Clinica Sierra Vista WIC
More than any other back-to-school time, this year I have a varied range of mixed emotions than usual- happy, sad, excited, scared. My oldest child is entering the tumultuous waters of middle school, and my baby, and last child, starts kindergarten. These two milestones meet me with bittersweet feelings. As mothers, we want our children to progress and succeed, but in the same breath, we want nothing to change, which provides an impossible conundrum. When KCFM's Editor, LJ Corby Radon, asked me if on the first day of school I was going to be one of the moms crying, or one of the moms jumping for joy, I couldn't answer her because I don't know myself. But, no matter how I feel inside, for my children's sake, I will put on my brave face and smile, smile, smile.

The funny thing is that my kids are excited for school and can't wait for their new adventure they have no trepidation! My daughter loves the idea of having her own locker and meeting new teachers and friends. My son starting kindergarten is excited to be at the same school as his older brother, whom he idolizes. And, the middle child, my soon-to-be second grader, CAN wait for class time, but can't wait for recess.

Many parents sending their children to kindergarten on the first day of school have feelings of anxiety. Some ways to help ease the transition for parents and students alike can be found in my article, "How to Rule the School in Kindergarten," on page 10. Check out tips for parents to help their children become kindergarten-ready. And parents can alleviate the sting they feel when leaving their child at school for the first time with a "Boo Hoo Breakfast."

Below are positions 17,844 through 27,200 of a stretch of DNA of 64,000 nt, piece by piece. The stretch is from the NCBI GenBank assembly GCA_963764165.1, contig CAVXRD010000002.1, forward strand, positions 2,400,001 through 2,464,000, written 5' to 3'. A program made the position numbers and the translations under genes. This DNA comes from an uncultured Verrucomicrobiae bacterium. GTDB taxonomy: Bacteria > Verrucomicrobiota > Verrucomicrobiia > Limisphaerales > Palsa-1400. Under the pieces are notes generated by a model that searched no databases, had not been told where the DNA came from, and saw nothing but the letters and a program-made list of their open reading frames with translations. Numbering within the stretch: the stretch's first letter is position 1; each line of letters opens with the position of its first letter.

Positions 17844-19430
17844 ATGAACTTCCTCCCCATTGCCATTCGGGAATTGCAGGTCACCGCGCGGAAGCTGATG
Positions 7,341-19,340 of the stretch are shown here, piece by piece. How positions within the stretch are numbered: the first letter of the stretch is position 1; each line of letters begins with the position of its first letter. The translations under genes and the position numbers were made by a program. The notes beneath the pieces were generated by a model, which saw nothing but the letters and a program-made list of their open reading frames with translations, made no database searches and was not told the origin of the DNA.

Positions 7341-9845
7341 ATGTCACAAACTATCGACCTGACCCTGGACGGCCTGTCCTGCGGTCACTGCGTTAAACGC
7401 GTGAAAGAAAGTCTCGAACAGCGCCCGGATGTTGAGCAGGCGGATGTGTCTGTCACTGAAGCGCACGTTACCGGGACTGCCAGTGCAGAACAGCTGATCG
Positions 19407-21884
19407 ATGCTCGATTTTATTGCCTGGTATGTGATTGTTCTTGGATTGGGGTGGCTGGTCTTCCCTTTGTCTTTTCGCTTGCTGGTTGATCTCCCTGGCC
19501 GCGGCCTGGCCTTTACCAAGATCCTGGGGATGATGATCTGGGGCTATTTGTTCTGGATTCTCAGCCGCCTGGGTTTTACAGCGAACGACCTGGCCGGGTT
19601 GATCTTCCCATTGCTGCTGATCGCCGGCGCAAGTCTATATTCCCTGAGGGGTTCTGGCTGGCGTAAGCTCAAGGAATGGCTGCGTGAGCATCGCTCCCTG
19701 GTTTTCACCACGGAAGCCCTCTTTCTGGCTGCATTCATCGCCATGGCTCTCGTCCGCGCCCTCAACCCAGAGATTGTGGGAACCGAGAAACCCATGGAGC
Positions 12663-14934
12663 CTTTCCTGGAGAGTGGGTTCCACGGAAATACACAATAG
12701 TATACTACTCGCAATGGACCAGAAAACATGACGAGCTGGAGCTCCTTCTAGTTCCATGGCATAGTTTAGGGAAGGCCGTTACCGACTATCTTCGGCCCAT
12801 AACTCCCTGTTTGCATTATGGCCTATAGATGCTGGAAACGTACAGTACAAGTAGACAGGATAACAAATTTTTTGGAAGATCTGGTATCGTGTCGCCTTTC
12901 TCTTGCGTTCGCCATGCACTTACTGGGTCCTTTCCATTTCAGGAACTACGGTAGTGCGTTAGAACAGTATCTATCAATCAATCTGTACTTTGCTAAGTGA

Another part of the back-to-school schedule is riding the bus to and from school. In the article, "School Bus Safety Zone," on page 11, I write about ways to make sure your children have the best possible bus ride experience. Caleen Geissel, Kern County Superintendent of Schools Transportation Field Supervisor, provided invaluable knowledge and expertise on school bus safety tips.

Also in this issue, don't miss reading KCFM's monthly Humor at Home column by Tracie Grimes. In her article, "Party Line Chatter Leaves Prattlers Pooped," on page 8, she writes about how conversations in her house can resemble "party lines" from the technologically deprived days of her youth when five families shared one phone line. She says overhearing bits and pieces of a conversation can take even the most mundane topics to the weirdest of tangents.

As summer break comes to a close and school bells ring, reading can continue to be an important part of family activities. In Tracie Grimes's article, "Ways to Work Reading into your Family's Summer Fun," on page 15, she gives some tips on how to encourage your children to become avid readers. Her monthly recommendations include "ABC Kids," by Simon Basher, "Extreme Rainforest: Amazing Encounters with Incredible Animals," by Nam Nyugen, and "Ken Karta: Battle of the Onoxmon," by Alison Kartevold. And, for us mommies, she says, "Water for Elephants," by Sara Gruen, is a captivating read that delves into the mysterious backstage drama of the circus through the eyes of Jacob Jankowski.

As you send your children back to school, whether you're the mom crying or the one doing cartwheels, savor each one of their milestones. And, don't forget the camera!

Change is inevitable, so we might as well embrace it!

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Murray Family Farms Jan17
Clinica Sierra Vista WIC
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